Nicodemus, a Pharisee and ruler of the Jews, recognized that Christ’s ability to teach and perform miracles came from God, but failed to understand what was required to enter the Kingdom of Heaven. Christ explained that it was impossible, except a man be born again through both the baptism of water and of the Holy Spirit (ref. John 3:1-6). After this confrontation with Nicodemus, Christ took His Disciples to Judea and they began baptizing.

Though the Apostles had already been baptized in water by John (ref. John 1:35-37, 3:23) and walked with Christ for years during His Ministry, it was not until after His Crucifixion and Resurrection that they had the opportunity to baptized with the Holy Spirit (ref. Acts 1:4-5). A few days after Christ’s Ascension, His Disciples were all gathered together during the required Feast of Pentecost, when suddenly there came from Heaven a violent rushing wind and they were filled with the Holy Spirit and began to speak in Tongues.

The tens of thousands of men which came from all over the known world to Jerusalem to attend Pentecost were amazed and astounded that they heard their foreign languages being spoken by the newly Spirit-filled Disciples. Peter explained that this was the fulfillment of Joel’s Prophecy (ref. Joel 2:28-29) that God would pour out His Spirit on All Flesh; that sons and daughters would begin to prophesy, old men would dream dreams, and young men would see visions, and that even the male and female slaves would also prophesy (ref. Acts 2:6-18).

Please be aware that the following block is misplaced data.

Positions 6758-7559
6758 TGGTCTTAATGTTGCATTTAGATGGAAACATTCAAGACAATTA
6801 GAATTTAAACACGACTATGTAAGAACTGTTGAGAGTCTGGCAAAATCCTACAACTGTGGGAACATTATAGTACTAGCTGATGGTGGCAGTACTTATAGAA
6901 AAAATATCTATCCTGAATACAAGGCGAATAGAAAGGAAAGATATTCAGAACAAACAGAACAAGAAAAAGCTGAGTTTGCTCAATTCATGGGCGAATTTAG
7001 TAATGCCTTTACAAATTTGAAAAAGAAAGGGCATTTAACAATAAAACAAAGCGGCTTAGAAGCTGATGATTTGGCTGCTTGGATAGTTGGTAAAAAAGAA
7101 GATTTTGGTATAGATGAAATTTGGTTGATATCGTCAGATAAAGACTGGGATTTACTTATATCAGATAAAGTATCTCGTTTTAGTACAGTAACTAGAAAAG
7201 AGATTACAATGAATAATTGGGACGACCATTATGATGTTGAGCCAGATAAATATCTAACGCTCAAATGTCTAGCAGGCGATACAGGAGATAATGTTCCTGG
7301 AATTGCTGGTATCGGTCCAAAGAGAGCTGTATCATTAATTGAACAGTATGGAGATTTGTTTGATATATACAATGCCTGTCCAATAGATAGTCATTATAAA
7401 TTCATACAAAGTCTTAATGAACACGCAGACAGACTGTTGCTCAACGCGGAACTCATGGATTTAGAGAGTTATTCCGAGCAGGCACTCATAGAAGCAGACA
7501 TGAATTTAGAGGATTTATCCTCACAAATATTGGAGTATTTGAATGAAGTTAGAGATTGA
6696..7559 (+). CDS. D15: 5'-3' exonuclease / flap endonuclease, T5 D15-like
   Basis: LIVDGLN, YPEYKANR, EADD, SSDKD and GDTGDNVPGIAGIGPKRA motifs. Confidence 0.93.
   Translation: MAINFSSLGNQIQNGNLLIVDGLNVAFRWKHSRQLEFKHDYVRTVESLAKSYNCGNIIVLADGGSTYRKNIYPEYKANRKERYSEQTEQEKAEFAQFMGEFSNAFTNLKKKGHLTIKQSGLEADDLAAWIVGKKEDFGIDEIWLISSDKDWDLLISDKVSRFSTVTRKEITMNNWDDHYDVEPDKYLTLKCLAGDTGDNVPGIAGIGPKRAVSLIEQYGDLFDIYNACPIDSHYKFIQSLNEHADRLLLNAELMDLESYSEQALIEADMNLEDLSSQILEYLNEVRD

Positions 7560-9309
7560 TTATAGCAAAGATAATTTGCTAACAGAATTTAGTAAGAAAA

When the people listening to Peter recognized that they had witnessed or been party to Christ’s torture and crucifixion, when they had all gathered in Jerusalem to observe the Passover, they were overcome with a great mourning and distress over their actions and sought to receive the Spirit of Grace and Mercy God had promised the House of David and the city of Jerusalem (ref. Zechariah 12:10). Peter explained that they must “Repent, and be baptized in the Name of Jesus Christ for the forgiveness of their sins and they would receive the Gift of the Holy Spirit”.